15 January 2008
Bag review: Breezer Year-Rounder Pannier
DESCRIPTION: Made of Dupont Cordura fabric, the Year-Rounder sports the Breezer logo on the flap.
The bag features a strap-handle on top for carrying off the bike; a roomy roll-top, waterproof liner; a zippered compartment in the flap; and a pouch on the outside.
Capacity is 1390 cubic inches. There is a reflective strap on the side. There are two plastic eyelets for attaching a shoulder strap.
MOUNTING SYSTEM: The bag attaches to the bike’s rear rack this way: Two rubber-covered metal hooks fit over the top of the rack, and an S-clip on the end of a strap fits onto the bottom of the rack.
A cam-lock pulls the strap tight and cinches the S-clip into place, thereby holding the bag against the side of the rack.
The system looks like it would work on any rear rack.
PROS: There is a lot to like here.
- I have ridden with the bag in heavy rain, sleet and snow (I don’t think I’ve done hail yet!), and it has proved to be waterproof.
- The zippered compartment in the flap is plenty big enough for a tool kit, and the exterior pocket is a great place to carry a bike lock.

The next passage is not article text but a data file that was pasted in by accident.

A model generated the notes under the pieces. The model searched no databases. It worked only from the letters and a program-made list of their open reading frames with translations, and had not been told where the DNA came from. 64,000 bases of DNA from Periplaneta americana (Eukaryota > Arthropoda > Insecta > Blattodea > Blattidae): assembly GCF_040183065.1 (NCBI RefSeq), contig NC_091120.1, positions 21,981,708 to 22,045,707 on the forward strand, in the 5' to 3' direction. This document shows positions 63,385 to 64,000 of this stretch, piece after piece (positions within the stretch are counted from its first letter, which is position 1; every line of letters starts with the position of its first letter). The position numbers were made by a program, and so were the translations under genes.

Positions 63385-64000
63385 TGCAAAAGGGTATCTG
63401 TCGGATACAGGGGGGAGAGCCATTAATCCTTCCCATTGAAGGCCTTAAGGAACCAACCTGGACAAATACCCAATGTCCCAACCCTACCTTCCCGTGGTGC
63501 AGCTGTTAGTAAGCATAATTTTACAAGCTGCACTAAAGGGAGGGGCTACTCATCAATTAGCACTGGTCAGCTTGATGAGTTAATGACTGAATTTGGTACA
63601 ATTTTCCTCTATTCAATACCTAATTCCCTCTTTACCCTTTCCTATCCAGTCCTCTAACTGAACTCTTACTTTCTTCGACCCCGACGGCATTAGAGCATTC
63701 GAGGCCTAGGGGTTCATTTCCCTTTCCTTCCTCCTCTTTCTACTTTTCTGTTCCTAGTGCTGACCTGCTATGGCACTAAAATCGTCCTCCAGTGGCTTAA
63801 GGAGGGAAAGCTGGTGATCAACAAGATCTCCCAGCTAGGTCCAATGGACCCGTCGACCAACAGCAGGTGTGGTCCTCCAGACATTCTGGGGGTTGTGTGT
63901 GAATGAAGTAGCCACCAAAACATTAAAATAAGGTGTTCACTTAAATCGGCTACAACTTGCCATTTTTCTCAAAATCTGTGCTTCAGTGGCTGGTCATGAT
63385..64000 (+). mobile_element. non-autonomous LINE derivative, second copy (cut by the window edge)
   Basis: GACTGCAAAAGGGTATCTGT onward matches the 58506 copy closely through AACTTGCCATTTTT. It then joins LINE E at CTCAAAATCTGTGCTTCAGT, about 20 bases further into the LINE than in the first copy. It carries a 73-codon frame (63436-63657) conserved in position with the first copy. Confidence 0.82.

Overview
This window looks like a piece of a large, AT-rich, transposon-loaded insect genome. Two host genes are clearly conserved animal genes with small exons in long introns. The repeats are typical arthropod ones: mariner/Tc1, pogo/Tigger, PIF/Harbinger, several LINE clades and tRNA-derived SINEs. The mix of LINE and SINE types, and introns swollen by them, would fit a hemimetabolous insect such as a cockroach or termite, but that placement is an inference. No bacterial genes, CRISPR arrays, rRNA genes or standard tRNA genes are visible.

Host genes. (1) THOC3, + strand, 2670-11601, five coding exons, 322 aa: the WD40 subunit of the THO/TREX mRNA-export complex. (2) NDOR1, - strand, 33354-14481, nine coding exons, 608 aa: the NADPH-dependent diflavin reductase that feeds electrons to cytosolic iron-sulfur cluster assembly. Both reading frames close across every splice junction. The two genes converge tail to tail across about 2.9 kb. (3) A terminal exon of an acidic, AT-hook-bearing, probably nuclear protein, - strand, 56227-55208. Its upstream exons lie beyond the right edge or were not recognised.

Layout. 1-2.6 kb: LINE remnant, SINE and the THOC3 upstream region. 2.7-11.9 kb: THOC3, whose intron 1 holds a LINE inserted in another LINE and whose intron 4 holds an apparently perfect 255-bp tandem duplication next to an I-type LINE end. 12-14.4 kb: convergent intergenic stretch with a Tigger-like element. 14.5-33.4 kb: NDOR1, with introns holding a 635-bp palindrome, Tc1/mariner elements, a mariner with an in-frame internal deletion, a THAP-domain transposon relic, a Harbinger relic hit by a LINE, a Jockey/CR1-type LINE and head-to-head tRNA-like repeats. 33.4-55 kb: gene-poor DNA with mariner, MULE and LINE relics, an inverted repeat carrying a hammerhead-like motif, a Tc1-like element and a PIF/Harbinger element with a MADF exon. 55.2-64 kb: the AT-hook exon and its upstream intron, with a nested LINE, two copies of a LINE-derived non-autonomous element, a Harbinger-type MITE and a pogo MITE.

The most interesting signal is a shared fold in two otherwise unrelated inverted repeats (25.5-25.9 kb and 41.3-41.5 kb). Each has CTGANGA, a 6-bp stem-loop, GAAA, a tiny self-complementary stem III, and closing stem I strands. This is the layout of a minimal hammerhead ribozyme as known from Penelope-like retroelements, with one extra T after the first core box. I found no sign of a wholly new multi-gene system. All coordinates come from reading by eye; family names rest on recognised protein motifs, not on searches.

- It’s easy to get the bag on and off the bike. All it takes is loosening or tightening the cam lock.
- The mounting system allows for mounting the bag at the back of the rack, so your heels won’t hit the bag while you pedal. (I wear size 9 1/2 shoes, and there is plenty of clearance.)
- The bag looks nice on the bike. Its color scheme and logo integrate well with the Uptown 8’s classy look.
- You can fit A LOT in there. On a recent ride I carried two bottles of wine, a stuff sack with hats and shoe covers in it, a portfolio, and a binder for business-size checks. Here’s a picture of the load. I frequently carry a lunch, all my raingear and a lock, and there is plenty of room to spare.
- Durability. So far I don’t think I’ve made a mark on it.
CONS: If there has to be one, I’ll say price. It’s more pricey than some, less pricey than others.
Maybe you are paying a little extra for the logo on the flap.
But the price is not far if at all out of line with the market for a good pannier, and there is no question you are getting what you pay for.
VERDICT: Very, very highly recommended for daily commuting.
OTHERS’ REVIEWS: I haven’t found any. If you know of one, let me know and I will link to it.
POSTCRIPT – RIDING WITH ONE PANNIER: I have found that I need only one pannier for my daily needs — the Year Rounder’s capacity is actually more than I need.
I have loaded this pannier heavily and have barely noticed the unbalanced load.
Please note that I am not charging up and down mountains, and I am not cornering fast — I’m riding more like an English country gentleman.
You might hear something else from someone else, but for me, a load on only one side is not a problem.